Foundational Movement Patterns Part 3

Throughout the day, we’re always moving. We sit, bend, stand, walk, and everything else in between. Every time we do something, we go through various forms of the foundational movements of the human body. Although our bodies may look different in many ways, our foundational movements are alike.



Offset Carry
This type of carry is a combination of any of the aforementioned unilateral  variations.​
Examples of offset carries include:

  • Suitcase carry + single arm front rack carry
  • Suitcase carry + waiter’s carry
  • Single arm front rack carry + waiter’s carry

All the same postural rules apply to this carry progression.




Out of all these movement patterns, crawling is the one we’re naturally able to perform first at a very young age before being able to walk. Crawling isn’t just for small children though. Our body is challenged in many different ways when we perform variations of crawling. When we crawl, we coordinate our opposite limbs of our upper body and lower body as we do when walking and running, but also train core stability to prevent flexion (rounding), extension (arching), and rotation. In addition to those benefits, if you readlast month’s Coach’s Corner, you learned about closed chain and open chain exercises. This is a closed chain exercise where the hand that’s on the ground is stationary while our body moves. This is very important for building shoulder stability. There are many crawling variations but we’re going to cover two main ones we use at ESP.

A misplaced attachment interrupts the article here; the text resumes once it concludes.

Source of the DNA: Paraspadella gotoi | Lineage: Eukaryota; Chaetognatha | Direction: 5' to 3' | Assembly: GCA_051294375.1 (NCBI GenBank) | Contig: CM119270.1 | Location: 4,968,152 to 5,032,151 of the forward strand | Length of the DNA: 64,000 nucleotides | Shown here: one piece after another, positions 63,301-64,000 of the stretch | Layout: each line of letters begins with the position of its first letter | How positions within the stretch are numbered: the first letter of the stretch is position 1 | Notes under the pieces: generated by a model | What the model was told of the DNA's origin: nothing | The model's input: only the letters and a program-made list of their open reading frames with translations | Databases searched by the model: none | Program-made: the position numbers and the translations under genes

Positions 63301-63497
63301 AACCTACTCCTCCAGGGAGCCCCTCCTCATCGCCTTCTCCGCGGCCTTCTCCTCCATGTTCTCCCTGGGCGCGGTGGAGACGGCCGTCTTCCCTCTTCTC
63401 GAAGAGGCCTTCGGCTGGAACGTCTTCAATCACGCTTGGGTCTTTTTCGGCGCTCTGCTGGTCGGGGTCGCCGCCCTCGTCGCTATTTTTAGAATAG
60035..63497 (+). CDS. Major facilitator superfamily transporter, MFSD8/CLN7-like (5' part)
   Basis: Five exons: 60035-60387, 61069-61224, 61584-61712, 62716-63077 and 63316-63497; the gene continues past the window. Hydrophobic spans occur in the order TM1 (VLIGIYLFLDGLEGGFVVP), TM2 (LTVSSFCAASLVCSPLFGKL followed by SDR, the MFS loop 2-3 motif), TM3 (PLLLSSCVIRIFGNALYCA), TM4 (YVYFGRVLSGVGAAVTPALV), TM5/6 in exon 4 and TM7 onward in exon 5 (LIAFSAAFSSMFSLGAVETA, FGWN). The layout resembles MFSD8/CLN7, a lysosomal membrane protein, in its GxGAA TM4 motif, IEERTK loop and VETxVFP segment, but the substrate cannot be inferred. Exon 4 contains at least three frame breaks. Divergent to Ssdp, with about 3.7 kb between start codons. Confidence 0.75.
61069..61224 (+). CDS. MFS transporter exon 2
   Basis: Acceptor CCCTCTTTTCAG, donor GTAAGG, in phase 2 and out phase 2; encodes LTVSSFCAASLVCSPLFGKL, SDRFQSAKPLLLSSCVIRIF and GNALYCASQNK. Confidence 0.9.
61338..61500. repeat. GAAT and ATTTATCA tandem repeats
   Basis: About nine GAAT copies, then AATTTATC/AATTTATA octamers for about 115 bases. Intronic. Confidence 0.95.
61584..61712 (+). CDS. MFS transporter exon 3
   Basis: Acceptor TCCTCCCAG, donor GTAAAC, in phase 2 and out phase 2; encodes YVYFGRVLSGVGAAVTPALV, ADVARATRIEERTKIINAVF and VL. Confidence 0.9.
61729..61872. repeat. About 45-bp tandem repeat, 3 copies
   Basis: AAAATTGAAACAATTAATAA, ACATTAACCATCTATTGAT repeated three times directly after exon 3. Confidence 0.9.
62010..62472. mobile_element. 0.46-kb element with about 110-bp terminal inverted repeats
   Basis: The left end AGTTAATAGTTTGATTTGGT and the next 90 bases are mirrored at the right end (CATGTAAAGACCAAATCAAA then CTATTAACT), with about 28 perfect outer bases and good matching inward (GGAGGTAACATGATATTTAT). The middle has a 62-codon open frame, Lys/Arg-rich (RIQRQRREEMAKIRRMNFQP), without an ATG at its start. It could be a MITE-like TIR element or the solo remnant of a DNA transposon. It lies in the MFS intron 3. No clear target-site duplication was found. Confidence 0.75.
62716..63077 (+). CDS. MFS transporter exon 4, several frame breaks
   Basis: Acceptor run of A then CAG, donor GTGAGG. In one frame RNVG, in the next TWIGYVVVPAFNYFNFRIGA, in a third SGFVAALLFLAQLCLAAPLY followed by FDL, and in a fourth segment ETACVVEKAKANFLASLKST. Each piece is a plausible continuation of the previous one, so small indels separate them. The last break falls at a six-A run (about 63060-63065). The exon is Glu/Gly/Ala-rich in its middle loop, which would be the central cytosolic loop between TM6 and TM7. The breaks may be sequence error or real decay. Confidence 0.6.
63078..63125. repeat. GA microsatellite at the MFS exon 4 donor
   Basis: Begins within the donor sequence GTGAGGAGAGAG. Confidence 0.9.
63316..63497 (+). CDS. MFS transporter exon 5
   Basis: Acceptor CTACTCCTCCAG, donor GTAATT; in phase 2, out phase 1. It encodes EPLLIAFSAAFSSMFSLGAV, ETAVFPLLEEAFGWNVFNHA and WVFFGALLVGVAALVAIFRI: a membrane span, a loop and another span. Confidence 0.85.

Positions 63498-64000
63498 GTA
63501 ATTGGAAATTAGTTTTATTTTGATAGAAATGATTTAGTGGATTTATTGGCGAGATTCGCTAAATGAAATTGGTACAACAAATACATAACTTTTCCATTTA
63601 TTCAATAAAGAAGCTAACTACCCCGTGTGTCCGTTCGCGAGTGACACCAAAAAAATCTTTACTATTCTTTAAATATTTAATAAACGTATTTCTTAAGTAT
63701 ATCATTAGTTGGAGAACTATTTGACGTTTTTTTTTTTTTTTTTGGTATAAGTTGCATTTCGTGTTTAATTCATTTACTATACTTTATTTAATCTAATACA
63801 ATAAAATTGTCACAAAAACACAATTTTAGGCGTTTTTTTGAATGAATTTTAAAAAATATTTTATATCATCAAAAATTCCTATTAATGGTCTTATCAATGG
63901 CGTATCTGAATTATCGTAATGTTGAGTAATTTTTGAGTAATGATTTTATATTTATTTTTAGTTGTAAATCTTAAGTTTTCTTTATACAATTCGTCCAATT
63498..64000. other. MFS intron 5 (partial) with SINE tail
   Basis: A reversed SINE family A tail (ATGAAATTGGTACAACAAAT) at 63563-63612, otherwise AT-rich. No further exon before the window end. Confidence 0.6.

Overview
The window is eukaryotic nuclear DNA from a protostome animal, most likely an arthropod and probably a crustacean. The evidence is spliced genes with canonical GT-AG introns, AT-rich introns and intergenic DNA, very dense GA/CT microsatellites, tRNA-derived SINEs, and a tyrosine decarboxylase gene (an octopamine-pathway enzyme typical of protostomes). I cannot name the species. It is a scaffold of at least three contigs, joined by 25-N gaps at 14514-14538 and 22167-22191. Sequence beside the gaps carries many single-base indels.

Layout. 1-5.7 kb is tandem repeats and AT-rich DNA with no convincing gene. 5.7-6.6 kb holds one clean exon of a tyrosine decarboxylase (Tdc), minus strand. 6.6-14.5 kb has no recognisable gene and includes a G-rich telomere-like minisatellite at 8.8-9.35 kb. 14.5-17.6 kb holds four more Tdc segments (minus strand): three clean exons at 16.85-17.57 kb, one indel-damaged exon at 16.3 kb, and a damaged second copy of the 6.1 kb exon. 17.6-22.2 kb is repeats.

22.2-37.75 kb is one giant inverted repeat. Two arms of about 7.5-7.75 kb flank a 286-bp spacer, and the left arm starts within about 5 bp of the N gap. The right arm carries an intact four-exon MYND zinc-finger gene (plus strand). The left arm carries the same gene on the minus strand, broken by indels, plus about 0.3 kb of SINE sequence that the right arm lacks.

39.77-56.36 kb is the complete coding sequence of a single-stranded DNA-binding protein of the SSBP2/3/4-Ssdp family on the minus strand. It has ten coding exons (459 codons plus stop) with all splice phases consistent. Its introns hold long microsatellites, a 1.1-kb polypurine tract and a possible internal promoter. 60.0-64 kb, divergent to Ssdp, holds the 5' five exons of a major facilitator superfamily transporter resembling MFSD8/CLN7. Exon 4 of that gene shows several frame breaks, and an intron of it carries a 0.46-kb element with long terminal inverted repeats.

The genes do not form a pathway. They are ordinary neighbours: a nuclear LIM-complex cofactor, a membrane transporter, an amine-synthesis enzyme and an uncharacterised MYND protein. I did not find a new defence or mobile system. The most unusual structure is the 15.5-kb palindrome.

Bear Crawl
A bear crawl is performed in a quadruped position (hands and knees).

  • Start with hands directly under shoulders and knees directly under hips.
  • From here, lift knees only a couple inches off the ground, but not too high because shins and back need to stay parallel to the ground.
  • This exercise is often butchered and done incorrectly where speed becomes the goal (NOT the goal) then hips go up in the air, back rounds, and hips rotate. This completely defeats the purpose of this exercise.
  • With a good starting position, crawl forward and synchronize opposing limbs.
  • Take your time to prevent any hip rotation from occurring.
  • At the shoulder, the scapula (shoulder blade) goes through motions of protraction (pressing away from ground), elevation (rising to ear), and depression (lowering to back pocket), therefore very effective for strengthening the shoulder girdle.
  • Bear crawls can be done forward or backward. 
Lateral Hand Walks
This is a crawl where you move to the side. Just like bear crawls, opposing limbs must coordinate and hip rotation must be minimized. When moving to the side, our scapula moves in the motion of retracting (pinching back) and protracting (pressing forward) more than a bear crawl.

  • Start in push up position and move your right hand with the left leg, then left hand right leg.
  • Don’t let your lower back arch or let hips rise too much.
  • Always maintain good core form with a straight line from head to heels.

This exercise can be progressed by adding a light resistance band on the wrists or by starting in a bear crawl position. The bear crawl position creates a smaller base of support making it more difficult to maintain core stability.